I understand what Ian Bicking was saying here - and yes, I know it's an ancient post from 2004 - but it serves as a launching point for a few things I wanted to say anyway :)
There's also the syntax -- it's not a bad syntax, but it's not the dominant syntax, and it clashes badly with the dominant syntax. It's hard to phrase one in terms of the other (i.e., they do not map to each other). The syntax is only a small part of it, but it's one of many things where Smalltalk reinvents everything from the ground up.
But there's a wee problem: Smalltalk came first. We didn't reinvent everything; the rest of the field went in a different direction from where we were. The end result might be the same, but I feel compelled to point that out :) This needs some comment too, however:
But it's more than just ravioli code. Smalltalk encourage a style where there's often no program at all. Everything is developed in a persistent environment where there's little distinction between code and infrastructure. You open a workspace, set up some objects and tie them together, then trigger a key method that sets it in motion. But as a result the program is hard to distinguish from your one-time workspace. Zope has a lot of the same problems, and interestingly this article advises that you follow a methodology that "Devalues the data that goes into any given ZODB storage," due the challenge of cooperating in such an environment. I know there exist better tools for Smalltalk collaboration than for Zope. But they are generally proprietary, so I dismiss them :P (I don't live in a Smalltalk world either, so please don't ask me to choose to abandon my existing tools)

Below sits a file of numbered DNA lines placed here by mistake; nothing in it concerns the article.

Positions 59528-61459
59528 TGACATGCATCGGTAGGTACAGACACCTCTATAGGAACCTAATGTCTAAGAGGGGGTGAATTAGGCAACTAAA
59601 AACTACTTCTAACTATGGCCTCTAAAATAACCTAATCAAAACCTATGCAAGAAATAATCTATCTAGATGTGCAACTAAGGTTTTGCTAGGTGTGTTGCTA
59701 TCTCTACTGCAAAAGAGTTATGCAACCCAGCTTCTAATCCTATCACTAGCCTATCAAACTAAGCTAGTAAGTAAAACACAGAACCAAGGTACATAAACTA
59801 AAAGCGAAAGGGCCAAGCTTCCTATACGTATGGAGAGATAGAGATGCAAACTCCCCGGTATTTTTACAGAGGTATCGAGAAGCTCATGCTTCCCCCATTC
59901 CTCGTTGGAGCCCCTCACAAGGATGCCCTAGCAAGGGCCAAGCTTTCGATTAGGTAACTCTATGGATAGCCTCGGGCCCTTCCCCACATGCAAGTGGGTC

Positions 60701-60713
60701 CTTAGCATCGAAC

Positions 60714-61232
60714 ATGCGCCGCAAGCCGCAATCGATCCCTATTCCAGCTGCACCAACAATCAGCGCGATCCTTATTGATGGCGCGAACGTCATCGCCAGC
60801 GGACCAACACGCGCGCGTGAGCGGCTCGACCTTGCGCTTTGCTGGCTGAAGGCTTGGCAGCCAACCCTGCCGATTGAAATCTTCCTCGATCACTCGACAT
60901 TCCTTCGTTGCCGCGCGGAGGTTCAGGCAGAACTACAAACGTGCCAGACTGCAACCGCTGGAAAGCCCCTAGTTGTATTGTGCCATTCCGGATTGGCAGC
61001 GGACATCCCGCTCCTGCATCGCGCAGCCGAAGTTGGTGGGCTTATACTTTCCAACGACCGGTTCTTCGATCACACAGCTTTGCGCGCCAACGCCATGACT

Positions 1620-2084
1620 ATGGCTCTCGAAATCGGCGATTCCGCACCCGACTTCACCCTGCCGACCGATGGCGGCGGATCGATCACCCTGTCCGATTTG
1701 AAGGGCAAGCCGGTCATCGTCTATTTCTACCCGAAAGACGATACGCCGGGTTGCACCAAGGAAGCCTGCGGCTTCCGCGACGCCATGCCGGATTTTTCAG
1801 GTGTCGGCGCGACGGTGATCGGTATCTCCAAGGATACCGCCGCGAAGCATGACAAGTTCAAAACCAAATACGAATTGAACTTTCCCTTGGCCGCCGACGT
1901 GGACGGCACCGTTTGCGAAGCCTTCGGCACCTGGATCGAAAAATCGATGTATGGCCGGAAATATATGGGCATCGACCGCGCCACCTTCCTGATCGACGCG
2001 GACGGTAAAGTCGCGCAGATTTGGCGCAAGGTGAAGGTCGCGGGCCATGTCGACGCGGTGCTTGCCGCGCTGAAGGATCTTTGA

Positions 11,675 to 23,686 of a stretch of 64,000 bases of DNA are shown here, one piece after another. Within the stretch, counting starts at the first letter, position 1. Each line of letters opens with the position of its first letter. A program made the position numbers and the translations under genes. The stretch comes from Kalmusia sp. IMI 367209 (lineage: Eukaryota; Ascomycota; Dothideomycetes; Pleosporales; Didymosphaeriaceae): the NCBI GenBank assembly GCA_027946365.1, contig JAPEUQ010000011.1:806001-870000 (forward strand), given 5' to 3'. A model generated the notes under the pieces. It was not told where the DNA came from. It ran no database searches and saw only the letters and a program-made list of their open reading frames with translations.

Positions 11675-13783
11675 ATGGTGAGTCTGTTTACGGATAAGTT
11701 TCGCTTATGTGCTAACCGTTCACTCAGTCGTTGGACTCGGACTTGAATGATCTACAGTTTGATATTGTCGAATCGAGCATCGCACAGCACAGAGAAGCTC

Well, I know where he's coming from with that, but we've steadily been chipping away at that problem in Cincom Smalltalk for some time now. When the image starts up, there's a standard way to hook in and tell the system "my application starts here" - and the packaging tool uses it. I've written a couple of decent sized apps in the product now (BottomFeeder and Silt), and I understand this concern.
It has crossed my mind more than once as CST Product Manager that arrogantly telling everyone that all their tools are teh suck and they should just use the image is off-putting. We may not be able to get you to visit the Balloon, so instead, we intend to bring the Balloon to you. Over the next little while, we will be moving closer to where average developers like to sit - feel free to give us some helpful nudges along the way.
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